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Custom mitochondrial DNA reports

From ISOGG Wiki

Custom mitochondrial DNA reports are available for a small fee from ISOGG member Dr Ann Turner for Family Tree DNA customers who have taken a full mitochondrial sequence test. Dr Turner says:

"Complete mtDNA sequencing is currently only available from Family Tree DNA. The FTDNA written report is rather generic, with background information about the Cambridge Reference Sequence (CRS) and so forth, but no personalized comments. They will not address medical issues at all as a matter of policy. My custom report classifies each of your polymorphisms ("mutations" or differences from the CRS) according to whether they are diagnostic for haplogroups or whether they are more "private" (a more recent, familial mutation), and also whether they have any functional implications. A sample report is available; your report will contain the same general background.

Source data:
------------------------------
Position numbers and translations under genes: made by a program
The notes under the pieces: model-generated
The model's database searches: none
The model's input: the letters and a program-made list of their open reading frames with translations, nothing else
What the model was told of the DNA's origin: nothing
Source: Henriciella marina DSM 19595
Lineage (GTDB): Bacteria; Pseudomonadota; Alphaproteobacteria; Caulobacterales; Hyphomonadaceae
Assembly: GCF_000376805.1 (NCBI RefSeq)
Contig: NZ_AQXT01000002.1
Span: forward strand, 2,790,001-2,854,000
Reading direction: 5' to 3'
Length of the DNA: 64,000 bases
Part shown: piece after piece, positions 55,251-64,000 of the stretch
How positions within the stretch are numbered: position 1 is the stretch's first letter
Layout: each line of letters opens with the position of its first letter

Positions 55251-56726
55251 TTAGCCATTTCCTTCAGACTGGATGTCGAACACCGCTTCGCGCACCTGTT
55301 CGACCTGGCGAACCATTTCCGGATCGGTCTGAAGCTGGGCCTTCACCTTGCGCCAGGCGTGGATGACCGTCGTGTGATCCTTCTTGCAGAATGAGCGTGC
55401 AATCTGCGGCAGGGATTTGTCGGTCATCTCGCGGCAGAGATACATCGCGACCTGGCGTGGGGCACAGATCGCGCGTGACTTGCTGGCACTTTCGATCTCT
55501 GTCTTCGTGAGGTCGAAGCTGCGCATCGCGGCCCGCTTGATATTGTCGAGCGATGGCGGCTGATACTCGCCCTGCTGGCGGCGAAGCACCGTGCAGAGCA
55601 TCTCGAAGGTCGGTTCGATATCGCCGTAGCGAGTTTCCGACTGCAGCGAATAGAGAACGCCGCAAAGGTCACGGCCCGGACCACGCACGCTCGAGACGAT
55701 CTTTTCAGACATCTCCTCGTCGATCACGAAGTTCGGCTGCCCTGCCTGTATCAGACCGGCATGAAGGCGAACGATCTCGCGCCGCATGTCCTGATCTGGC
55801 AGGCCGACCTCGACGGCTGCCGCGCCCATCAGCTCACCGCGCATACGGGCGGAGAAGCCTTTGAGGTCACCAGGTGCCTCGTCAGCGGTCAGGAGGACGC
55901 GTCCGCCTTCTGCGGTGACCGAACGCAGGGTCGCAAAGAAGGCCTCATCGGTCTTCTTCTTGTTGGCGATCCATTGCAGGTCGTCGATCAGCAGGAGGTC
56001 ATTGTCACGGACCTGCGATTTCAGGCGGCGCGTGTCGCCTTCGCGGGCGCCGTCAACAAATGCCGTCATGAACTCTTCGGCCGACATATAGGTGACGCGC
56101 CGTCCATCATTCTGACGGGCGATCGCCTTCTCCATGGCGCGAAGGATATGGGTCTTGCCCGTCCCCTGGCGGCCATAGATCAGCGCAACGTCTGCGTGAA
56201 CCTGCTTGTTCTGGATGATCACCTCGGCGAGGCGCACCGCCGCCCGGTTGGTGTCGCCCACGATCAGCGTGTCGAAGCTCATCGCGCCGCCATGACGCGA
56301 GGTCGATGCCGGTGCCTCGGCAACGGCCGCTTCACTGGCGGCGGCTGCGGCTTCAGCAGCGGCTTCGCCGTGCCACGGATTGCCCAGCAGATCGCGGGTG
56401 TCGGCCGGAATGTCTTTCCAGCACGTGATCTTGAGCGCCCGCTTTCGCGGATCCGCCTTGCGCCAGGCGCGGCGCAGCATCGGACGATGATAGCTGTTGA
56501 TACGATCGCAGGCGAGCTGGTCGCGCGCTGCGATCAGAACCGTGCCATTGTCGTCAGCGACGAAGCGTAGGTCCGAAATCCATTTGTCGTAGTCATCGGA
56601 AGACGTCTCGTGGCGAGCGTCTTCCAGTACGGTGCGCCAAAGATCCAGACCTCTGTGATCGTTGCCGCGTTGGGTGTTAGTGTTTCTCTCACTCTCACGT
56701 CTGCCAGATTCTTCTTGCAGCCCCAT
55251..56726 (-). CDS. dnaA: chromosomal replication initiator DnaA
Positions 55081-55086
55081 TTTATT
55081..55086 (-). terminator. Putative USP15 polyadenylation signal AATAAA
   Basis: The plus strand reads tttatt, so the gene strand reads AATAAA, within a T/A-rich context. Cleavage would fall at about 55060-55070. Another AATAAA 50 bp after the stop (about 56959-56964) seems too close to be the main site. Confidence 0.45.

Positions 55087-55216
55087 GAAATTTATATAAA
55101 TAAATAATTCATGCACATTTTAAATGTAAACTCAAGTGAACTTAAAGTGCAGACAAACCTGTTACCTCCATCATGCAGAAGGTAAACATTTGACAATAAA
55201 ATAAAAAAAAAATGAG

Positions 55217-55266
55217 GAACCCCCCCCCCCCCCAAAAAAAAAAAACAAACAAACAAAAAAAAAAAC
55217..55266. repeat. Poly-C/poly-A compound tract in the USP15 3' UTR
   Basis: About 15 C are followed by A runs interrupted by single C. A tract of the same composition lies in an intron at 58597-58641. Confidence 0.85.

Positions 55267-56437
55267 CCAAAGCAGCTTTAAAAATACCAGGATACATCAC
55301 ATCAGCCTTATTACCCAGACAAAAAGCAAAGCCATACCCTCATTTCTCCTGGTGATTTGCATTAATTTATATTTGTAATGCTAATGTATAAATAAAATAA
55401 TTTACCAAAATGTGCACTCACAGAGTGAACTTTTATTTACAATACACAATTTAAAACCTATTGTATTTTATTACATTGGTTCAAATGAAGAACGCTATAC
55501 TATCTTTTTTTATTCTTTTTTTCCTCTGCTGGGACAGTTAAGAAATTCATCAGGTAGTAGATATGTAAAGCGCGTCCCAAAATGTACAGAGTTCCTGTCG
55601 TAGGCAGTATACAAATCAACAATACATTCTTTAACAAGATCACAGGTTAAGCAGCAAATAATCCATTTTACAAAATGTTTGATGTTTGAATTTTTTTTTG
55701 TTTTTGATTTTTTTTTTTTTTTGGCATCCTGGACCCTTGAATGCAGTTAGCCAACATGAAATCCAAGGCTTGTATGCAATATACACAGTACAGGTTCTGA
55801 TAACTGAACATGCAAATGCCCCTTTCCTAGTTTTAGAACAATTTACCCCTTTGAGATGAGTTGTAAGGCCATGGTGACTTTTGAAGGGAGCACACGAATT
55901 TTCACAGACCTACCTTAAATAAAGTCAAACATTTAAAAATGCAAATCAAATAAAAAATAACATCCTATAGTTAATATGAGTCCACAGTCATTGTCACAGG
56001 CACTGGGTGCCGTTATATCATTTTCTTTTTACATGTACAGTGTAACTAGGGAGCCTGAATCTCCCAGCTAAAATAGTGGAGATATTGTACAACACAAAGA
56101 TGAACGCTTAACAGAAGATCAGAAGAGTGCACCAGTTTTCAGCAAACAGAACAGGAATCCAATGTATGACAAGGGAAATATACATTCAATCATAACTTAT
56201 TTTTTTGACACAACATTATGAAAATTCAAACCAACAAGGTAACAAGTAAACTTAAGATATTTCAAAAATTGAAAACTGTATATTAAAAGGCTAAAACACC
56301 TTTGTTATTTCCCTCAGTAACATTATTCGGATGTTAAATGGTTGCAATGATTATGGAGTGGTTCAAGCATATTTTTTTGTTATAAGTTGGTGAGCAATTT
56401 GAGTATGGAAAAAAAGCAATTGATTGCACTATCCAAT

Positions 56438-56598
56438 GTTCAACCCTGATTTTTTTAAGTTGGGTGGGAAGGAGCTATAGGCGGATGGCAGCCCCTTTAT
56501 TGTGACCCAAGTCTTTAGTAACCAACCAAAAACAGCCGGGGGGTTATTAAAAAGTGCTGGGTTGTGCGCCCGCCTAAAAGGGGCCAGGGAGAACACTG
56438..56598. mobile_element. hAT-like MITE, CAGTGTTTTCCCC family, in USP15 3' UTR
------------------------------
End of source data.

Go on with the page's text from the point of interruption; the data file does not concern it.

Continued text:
I do caution people to be mindful about posting their complete results to the web. If there should be a mutation linked to a medical disorder, results would also apply to all matrilineal kin. My primary source for medical issues is at If a client has a mutation mentioned there, I check the original citations at the Stanford Medical School Library. So far, it seems the great majority of listings at MitoMap are "provisional," based on a single case report and not duplicated in other studies. It goes without saying that I do not make a diagnosis, but I do scan the literature and inform the client of the current state of knowledge.

My custom report also contains some general background information about mitochondrial function and phylogenetic trees for haplogroups, with the geographic locations of your closest match. In most cases these clues are not very specific - if locations are listed, you will often find that similar sequences have been found in several different countries within Europe, or within Africa. It's usually possible to tell a continent or broad region of origin (European / African / Asian / Native American / Oceania-Polynesia), but migration patterns mean that few sequences are limited to one locality."

Further information

For further information e-mail Ann Turner at .